Every film starts as a story, and every story is written in a screenplay. Coming up with ideas and developing the story is hard enough, but one thing that many people overlook is the fact that screenplays should adhere to certain formatting standards. While most people are familiar with the notion of a screenplay, not all of them are aware of the exact elements to consider when writing for film or TV, and here we go into detail about how they are used.
Start with a header
Headers identify key aspects of the scene you are writing. They are always aligned to the left of the page, and each scene starts with its own header in the first line. They specify whether a scene takes place in an interior or exterior, the set of the scene itself, and the time of the day. They usually look like this:
EXT. PARK – DAY
Go into detail with action lines
Action lines are nothing more than the description of the scene. They can be as long as the action that transpires during the scene. These lines describe nothing but action, although different writers have different styles and some include things like camera movements or characters’ thoughts and feelings into their descriptions. Here is an example:
Lots of people at the park are basking in the sun, playing with their kids and pets, and exercising.
Introduce your characters
The first time you write about a character, you need to introduce them in your screenplay. This usually happens in the action lines first, for which you need to write their name in all caps as a way to identify the first time they appear in the story. Script breakdowns are made much easier thanks to this little technique:
JOE is riding his bike through the park, when a woman, MARY, gets on his way chasing after her dog, making him lose control and fall off his bike.
Give your characters their lines
Screenplay dialogues are typically centered in standard formatting, headed by the name of the character whose dialogue follows. The name of the character can be in all caps or not, it is usually a matter of style too and you’ll see it written either way in famous movie scripts:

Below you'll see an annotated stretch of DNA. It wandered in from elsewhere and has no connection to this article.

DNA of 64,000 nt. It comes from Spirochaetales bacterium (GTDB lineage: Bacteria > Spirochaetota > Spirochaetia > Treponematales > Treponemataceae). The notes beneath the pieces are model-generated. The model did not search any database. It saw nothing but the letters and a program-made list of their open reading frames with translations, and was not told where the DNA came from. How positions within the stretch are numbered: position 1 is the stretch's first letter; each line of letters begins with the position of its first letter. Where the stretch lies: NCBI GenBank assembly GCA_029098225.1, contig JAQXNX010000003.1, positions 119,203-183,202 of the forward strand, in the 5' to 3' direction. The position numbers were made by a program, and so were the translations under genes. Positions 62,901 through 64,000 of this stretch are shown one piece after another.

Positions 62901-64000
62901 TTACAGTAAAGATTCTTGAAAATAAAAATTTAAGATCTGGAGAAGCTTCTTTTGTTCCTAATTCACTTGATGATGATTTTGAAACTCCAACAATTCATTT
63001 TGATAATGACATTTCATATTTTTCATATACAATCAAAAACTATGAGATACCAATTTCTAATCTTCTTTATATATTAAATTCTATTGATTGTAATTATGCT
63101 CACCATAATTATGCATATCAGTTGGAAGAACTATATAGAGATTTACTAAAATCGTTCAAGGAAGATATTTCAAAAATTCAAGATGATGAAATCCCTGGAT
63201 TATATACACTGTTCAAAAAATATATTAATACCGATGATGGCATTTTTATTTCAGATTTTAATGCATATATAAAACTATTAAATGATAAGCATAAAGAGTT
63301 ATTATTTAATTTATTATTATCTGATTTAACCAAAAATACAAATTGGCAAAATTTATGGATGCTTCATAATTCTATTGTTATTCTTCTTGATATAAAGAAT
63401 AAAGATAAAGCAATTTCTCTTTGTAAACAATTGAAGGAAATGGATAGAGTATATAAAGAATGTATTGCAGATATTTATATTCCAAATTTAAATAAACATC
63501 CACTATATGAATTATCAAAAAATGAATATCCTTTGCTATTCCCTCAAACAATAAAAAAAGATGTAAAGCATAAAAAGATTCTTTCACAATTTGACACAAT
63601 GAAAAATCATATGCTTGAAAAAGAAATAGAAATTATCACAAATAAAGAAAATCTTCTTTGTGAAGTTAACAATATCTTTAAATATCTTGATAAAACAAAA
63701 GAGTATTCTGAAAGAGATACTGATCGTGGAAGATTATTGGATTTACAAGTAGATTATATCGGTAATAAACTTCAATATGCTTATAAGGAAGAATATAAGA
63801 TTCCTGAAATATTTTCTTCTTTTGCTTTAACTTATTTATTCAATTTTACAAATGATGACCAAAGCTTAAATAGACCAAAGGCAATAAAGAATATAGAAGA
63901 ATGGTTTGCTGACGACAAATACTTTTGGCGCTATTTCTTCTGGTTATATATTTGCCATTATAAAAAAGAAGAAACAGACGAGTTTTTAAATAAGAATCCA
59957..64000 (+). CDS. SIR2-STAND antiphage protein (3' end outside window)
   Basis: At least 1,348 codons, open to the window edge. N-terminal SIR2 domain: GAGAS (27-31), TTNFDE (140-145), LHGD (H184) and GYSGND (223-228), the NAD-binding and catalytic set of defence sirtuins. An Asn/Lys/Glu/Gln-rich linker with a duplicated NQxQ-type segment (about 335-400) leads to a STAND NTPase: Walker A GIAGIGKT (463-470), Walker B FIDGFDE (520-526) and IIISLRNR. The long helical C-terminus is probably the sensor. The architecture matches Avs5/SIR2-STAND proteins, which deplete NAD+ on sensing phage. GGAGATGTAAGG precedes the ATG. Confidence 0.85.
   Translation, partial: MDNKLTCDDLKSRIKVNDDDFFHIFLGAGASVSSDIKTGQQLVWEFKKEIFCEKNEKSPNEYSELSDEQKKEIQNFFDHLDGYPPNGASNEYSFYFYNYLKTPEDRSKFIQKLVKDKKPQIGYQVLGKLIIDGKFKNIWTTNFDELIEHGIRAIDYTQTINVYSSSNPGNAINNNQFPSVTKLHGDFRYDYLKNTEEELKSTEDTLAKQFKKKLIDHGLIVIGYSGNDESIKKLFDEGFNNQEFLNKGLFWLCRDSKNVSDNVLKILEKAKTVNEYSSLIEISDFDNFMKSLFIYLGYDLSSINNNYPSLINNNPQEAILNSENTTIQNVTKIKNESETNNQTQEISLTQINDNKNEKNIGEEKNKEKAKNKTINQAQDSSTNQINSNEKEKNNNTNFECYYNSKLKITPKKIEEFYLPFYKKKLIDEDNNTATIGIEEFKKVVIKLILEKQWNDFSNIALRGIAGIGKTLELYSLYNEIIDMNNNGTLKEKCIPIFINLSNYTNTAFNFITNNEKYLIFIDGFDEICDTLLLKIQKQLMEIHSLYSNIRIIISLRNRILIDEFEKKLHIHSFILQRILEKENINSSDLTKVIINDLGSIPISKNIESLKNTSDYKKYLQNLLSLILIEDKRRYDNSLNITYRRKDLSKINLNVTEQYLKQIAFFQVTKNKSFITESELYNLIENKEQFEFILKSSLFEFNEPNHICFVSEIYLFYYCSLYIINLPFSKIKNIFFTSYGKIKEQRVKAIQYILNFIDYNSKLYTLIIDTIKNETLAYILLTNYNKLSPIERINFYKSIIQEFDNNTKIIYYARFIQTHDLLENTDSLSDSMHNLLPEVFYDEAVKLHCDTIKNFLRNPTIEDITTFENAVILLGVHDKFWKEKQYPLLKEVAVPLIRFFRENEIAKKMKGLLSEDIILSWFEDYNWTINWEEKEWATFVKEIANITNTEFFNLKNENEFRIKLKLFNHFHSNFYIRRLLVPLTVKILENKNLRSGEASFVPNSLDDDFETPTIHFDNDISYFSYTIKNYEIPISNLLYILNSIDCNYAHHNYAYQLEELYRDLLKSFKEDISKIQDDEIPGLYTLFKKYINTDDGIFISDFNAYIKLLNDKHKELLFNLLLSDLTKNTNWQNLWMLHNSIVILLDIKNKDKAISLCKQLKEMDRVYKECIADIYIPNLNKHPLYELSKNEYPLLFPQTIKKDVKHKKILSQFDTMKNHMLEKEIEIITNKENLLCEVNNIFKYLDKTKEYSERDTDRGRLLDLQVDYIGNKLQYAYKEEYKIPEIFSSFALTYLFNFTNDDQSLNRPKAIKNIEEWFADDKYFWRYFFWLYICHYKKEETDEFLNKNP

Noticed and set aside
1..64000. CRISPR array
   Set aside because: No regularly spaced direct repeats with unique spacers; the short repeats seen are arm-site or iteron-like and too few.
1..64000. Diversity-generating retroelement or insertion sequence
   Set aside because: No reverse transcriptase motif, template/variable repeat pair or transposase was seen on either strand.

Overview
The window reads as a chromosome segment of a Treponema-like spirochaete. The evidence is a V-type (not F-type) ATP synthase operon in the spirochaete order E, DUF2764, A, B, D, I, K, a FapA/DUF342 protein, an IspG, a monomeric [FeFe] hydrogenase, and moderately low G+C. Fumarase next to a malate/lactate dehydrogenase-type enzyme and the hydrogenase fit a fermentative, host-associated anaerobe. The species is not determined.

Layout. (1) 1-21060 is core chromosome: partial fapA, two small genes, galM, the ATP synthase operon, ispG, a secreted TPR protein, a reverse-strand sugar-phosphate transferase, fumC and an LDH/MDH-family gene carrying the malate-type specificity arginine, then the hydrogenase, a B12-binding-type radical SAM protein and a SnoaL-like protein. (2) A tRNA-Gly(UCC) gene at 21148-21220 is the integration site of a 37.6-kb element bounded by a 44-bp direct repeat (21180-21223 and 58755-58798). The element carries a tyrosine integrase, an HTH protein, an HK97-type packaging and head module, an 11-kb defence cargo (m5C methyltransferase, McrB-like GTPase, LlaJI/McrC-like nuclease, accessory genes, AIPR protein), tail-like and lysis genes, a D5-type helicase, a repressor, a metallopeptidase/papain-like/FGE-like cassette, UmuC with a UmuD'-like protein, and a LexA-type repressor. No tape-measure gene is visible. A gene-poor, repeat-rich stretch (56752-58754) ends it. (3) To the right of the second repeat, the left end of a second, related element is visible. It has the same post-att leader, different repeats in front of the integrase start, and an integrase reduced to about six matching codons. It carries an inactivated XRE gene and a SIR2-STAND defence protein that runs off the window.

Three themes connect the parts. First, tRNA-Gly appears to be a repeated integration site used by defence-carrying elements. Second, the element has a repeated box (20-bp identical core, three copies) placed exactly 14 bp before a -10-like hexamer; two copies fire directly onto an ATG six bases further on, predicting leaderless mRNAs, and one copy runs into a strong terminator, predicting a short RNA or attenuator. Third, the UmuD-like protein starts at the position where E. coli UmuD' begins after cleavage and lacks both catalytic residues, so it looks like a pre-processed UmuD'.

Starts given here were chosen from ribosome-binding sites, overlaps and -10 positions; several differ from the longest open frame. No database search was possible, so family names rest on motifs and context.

Hey, watch where you’re going!
Why don’t you watch where you’re going?
Add notes in case they’re necessary
For some people, your scene descriptions and dialogue should be enough to communicate the meaning you intended to convey when you wrote it. However, for others, it is a matter of facilitating certain creative directions for later use, in the case of writers who also plan on directing. These annotations can be classified in character parentheticals and dialogue parentheticals. Character parentheticals like (O.S.) for off-screen actions and (V.O.) for voice-over dialogue determine the quality of the actions themselves. Dialogue parentheticals, on the other hand, are markers used to dictate how a character’s lines should be delivered. As such, you can write anything from (angrily) to (jumping from excitement).
Mark your transitions and titles
Last but not least, transitions and titles are common in films, and occasionally, they are specified in the screenplay as well. The most common transition that you will see written down is simply CUT TO. You will see it aligned to the right of the screen and usually to the bottom of the page. For titles, there are really no rules, but you will see that OVER BLACK; and TITLE; are some of the most used, followed by the title itself in their own line, of course.